ICMP Category Description
This SonicWALL IPS signature category consists of a group of signatures that can detect and prevent icmp based network traffic. ICMP or Internet Control Message Protocol is a protocol used by networked devices to send diagnostic messages to one another. These devices include network routers, switches, pc's, workstations, servers (mail, web, file, printer), and networked printers, among others. The protocol has legitimate uses, for example, to determine server uptime and responsiveness by monitoring tools and distibuted network authentication services. However, this protocol can be abused to perform Denial of Service (DoS) attacks, distributed denial of service attacks, or to scan a network to gather information for later attack and compromise.
ICMP messages are sent as datagrams reporting an identified connectivity issue and the faulty communication instance involved. The information reported may help troubleshoot or fix the issue. Standard examples of ICMP datagrams include the Time Exceeded error message that a gateway sends back to the source host when a packet takes too long to reach its destination, the Destination Unreachable error message that is sent back when the destination host is not active or too far away, or the Parameter Problem message that is sent back when a gateway or host as trouble processing the header on a datagram. Another common ICMP message is the Echo Request and Echo Response messages that computers send when they ping each other.
ICMP messages require an immediate response by the host receiving the message, making them an attractive tool for hackers who want to tie up networked computers, especially servers that handle a large number of connections. An ICMP message includes a four-tuple, or set of four numbers, directing the computer to the specific connection where the problem occurred. If the four-tuple included in the message matches a connection that the computer has made, depending on the implementation, it will either abort that connection or attempt to fix it by sending the same packet over and over again on that connection. This means that if an attacker can guess an appropriate four-tuple, they can perform a variety of attacks on networked computers. Some attacks do not even require this level of sophistication.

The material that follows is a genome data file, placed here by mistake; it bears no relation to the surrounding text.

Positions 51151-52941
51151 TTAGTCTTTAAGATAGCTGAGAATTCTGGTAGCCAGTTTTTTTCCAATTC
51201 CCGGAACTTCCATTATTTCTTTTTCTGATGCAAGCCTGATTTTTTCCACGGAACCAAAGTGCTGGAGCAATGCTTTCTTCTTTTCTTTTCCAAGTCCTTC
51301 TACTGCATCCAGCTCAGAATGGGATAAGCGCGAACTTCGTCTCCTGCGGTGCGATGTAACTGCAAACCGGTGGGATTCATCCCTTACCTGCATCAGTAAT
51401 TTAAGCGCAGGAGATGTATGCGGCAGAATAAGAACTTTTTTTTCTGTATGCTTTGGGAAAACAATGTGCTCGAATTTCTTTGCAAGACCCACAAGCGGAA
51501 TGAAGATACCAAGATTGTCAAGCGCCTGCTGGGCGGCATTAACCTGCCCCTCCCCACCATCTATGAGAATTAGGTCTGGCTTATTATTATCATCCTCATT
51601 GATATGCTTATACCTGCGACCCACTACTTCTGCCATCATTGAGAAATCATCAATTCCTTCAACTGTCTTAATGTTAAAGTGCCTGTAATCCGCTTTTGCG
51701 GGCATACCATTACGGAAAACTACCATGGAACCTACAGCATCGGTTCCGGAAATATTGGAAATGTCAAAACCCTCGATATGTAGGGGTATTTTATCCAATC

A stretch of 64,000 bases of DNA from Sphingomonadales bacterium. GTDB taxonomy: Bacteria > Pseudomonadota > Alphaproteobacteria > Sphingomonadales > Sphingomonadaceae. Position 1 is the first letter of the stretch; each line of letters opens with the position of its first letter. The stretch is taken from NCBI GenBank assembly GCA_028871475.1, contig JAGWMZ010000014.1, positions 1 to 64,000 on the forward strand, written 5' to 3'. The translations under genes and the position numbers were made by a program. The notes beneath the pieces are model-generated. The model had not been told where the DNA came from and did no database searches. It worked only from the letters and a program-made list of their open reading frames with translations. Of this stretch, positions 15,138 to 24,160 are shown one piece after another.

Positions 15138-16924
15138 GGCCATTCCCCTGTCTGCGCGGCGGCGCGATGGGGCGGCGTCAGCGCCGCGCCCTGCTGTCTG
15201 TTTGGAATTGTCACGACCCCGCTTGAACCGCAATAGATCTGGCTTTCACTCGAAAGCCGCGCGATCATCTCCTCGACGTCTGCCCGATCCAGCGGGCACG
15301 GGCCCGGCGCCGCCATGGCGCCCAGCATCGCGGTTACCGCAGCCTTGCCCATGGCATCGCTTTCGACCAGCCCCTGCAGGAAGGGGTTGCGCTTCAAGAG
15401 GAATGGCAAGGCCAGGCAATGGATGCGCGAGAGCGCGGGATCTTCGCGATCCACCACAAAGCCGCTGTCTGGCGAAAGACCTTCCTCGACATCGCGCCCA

Some common ICMP attacks include:
Because most ICMP attacks are not crippling, the majority of the SonicWALL ICMP signatures are categorized as low priority threats. While icmp traffic may have legitimate uses, it can be misused to collect sensitive information, substantially slow down network traffic and make servers less responsive to requests.
- The "Ping of Death": Packets sent using the standard Internet Protocol Suite have a maximum size of 65536 octets of data. By using an oversized ICMP Echo Request datagram an attacker can cause a system to crash or become unstable simply by pinging it. This usually results in a denial of service for systems trying to connect to that computer. Most operating systems vulnerable to this attack have had patches available, and most new versions of operating systems have not been released with the vulnerability.
- "Hard" Attacks: When a host receives an ICMP error message, it has a choice of attempting to fix the connection or dropping it altogether. Attackers can forge "hard" error messages to trick a computer into dropping connections that have not experienced any errors, as long as they can guess the four-tuple of the targeted connection. "Hard" error messages include the Protocol Unreachable, Port Unreachable, and Destination Unreachable messages. This results in a of denial of service where a client's connections to a server, for example, are terminated prematurely. Most implementation are not configured to be vulnerable to this attack.
- "Source Quench" Attacks: Gateways that are receiving traffic faster than they can process it can return a Source Quench error requesting that the source host decrease the rate at which it is sending packets. Attackers who forge Source Quench messages can cause a computer to slow the rate at which it sends packets on particular connections resulting in dramatically slower performance, and a greater chance that packets will time out before reaching their destination. Attackers launching a Source Quench attack against a server can substantially decrease that server's capacity to handle connections.
- "Packet Too Big" Attacks: If a packet sent by a host is too big for a gateway to process and route and cannot be fragmented into smaller pieces, it returns a Packet Too Big (or "fragmentation needed and DF bit set" error) telling the source host how small a packet must be to be routed correctly. Certain computers react to this message by adjusting the information they send by sending smaller packets. Attackers forging a Packet Too Big error can tell the source host that the maximum size that a gateway can handle is very small, causing the computer to send more packets per unit of information and reducing throughput. This attack, like the Source Quench attack decreases a server's capacity to handle requests.